Home / Regulation / Forget the bailout plan, here’s my solution to the credit crisis

Forget the bailout plan, here’s my solution to the credit crisis

Forget the bailout plan, here's my solution to the credit crisis

Well, that was a surprise yesterday.

A pleasant one, but a surprise.

The surprise was the number of positive comments about my rant about
America. I thought I was straying far too far into political
territories, but I was angry so thanks for the endorsements.

Therefore, I'll carry on with this rant and the fact that I did say
yesterday that I have a solution to the credit crisis. I’ve labelled
this my solution because:

(a) it might be rubbish,
(b) I made it up,
(c) it may be completely unworkable, and
(d) it could be very unpopular.

Therefore, I want it to be known as mine.

I also want it to be known as mine because:

(a) it might be spectacular,
(b) I made it up,
(c) it could be made to work, and
(d) it might be very popular.

If it’s the latter, I don’t want someone else saying they made it up.

To the point, we have two problems to face immediately:

1) what do we do to get out of this mess; and
2) how to ensure we never repeat this mistake again.

Let’s answer the first question: what do we do to get out of this mess?

Well, here’s my unpopular view, and this will be very unpopular amongst the readers of SWIFTcommunity.net I suspect.

The fact is that we need to raise funds fast. We also need to avoid
those funds solely being generated by taxpayers. We also recognise that
governments cannot just generate a $700 billion amount from selling US
Government-bonds to the Chinese. After all, why should the world’s
largest communist state bail out the world’s largest capitalist state?
By the way, as I write that line, I am trying to work out which one
these days is the capitalist and which one the communist?

We need another plan which avoids taxpayer’s anger and equally avoids currency degradation.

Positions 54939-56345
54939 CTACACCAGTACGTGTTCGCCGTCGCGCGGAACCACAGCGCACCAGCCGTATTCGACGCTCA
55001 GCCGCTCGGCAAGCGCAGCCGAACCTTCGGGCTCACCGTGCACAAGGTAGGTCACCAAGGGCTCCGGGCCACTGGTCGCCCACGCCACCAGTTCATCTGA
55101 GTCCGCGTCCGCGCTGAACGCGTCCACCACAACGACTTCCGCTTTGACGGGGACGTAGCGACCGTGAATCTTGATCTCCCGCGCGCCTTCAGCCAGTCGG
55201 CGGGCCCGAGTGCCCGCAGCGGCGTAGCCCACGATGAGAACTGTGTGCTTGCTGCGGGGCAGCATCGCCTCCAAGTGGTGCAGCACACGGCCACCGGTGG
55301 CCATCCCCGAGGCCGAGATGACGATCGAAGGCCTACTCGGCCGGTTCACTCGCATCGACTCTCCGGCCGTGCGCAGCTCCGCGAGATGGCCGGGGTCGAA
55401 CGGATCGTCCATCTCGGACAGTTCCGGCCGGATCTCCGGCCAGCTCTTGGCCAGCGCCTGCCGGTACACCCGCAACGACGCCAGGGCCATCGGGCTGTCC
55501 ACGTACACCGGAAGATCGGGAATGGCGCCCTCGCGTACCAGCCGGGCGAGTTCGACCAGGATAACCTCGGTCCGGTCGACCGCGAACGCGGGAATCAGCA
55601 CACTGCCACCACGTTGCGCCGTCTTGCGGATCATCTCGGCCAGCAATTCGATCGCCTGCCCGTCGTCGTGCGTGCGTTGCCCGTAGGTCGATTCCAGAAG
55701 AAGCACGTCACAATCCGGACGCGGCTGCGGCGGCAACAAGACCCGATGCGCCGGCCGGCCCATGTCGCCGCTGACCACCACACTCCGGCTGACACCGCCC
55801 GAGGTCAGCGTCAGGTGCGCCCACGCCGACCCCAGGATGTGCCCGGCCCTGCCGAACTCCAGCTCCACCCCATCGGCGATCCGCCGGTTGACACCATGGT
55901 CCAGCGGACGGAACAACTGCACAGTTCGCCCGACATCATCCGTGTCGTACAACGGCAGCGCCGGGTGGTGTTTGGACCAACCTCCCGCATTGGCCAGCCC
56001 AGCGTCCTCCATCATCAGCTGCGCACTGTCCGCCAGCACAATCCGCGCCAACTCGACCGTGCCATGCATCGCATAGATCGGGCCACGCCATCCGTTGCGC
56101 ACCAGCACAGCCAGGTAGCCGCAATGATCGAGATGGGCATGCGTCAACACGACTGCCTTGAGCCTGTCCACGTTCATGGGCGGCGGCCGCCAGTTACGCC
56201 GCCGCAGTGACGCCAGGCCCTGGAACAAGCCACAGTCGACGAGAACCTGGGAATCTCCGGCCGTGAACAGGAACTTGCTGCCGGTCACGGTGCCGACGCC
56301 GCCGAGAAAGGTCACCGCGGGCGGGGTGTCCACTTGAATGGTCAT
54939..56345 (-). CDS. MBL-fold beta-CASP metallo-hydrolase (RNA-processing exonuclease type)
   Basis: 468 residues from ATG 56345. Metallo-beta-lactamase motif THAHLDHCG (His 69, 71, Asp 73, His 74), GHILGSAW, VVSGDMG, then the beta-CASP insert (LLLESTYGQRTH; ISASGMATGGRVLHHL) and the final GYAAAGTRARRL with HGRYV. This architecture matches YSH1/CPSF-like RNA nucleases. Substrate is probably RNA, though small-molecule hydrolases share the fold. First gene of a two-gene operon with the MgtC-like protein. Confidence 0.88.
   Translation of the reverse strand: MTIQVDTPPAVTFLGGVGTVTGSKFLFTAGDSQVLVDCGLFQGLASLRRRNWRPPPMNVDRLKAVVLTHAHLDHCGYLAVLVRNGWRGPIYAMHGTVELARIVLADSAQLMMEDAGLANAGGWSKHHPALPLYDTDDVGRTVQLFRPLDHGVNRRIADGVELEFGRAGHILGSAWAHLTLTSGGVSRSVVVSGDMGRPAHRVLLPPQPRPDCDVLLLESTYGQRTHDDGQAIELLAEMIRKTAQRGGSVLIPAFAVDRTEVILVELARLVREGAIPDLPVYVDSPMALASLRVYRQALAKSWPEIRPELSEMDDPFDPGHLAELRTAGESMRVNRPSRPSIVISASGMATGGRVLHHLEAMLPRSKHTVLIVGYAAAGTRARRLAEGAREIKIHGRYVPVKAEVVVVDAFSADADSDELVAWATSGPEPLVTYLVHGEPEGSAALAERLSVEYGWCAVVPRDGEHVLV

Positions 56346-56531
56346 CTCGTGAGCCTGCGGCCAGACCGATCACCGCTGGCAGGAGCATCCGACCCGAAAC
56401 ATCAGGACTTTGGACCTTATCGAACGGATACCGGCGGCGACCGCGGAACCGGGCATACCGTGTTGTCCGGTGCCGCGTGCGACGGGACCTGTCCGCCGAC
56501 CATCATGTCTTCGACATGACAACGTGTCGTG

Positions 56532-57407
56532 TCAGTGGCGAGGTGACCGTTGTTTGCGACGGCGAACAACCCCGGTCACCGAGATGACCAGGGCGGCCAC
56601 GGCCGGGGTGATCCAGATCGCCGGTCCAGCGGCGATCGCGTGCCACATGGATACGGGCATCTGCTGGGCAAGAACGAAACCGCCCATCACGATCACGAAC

Answer: take it off the thieves who stole it.

This is the bit that I think would be most unpopular but I like it.

Governments should state that all bonus payments and monies paid to
investment bankers that have any association with the subprime crisis
have all their assets frozen and seized by the government.

This will not solve the issue, but it will appease the taxpayer.

And yes, I know that most of the funds will have already been spent or
been moved overseas, but investment bankers should be accountable for
these losses.  Therefore, the fiscal policymakers will make it clear
that any citizen who made money from toxic derivatives that led to this
mess either (a) pays it back or (b) goes to jail for a period
equivalent to one year for every million dollars missing. For Stan
O’Neal that could be a very long time.

So yes, that’s radical, but note that I avoided any mention of capital
punishment, which George W and his cohorts must be considering. Bear in
mind, that George W’s home state is the one that has the most death
penalties per annum!

This action would generate $5 to $10 billion in returned bonuses.  That's peanuts but boy, does it feel good.

Secondly, and also unpopular here, the US Government should agree the
bailout plan but with the caveat that the banking industry will need to
fund the fund from a tax on profits until it is made good.

This will do nothing for bank stocks, but hey, they’ve tanked through
the floor anyway, so what do we care? At least if it brings some
stability back into the system, folks will be happier.

And both actions make us culpable and accountable for our irrational
exuberance. Therefore, the industry might work harder to self-regulate
itself to avoid this catastrophe ever happening again.

You may say, why punish all for the actions of the few?

I suspect the government would answer: because we can and you should have gotten rid of your rotten apples before we did.

Finally, I would place an action on the treasury and regulatory players
to also make them culpable and accountable. After all, they played a
part in this mess. My message to them: if you ever allow any activities
to remain unchecked of this nature again, then you will be held to
account. Equally, if you can demonstrate risks avoided and other
miscreant ventures identified, you will be rewarded.

If the regulatory authorities missed the issues, then the key players
walk … no separation agreement, no remuneration, they just walk. Oh
yes, and they are named and shamed in the process of course. I’m even
tempted to say they should be personally liable for the losses they
failed to avoid, but that would put anyone off applying for regulatory
office, and someone’s got to do it.

This may all sound far too stick and not enough carrot, far too
punitive and not enough incentive, but hey, the carrots have all been
eaten. The carrots are all those annual bonuses that should not have
been paid. The carrots are all those regulators who made inspection
checks and missed the action. The carrots are all those shareholders
who took the dividends without asking where they came from.

So that’s my answer to the first question: get out of this mess by
bailing out the industry, but humiliating all those culpable in the

Now, to the second and more important question: how do we avoid repeating the mistake?

The mistake is to let complex derivatives run unchecked.

SIVs, CDSs, CDOs are the same leveraged products bringing down our
industry today as the toxic meltdowns of LTCM, Enron, Worldcom and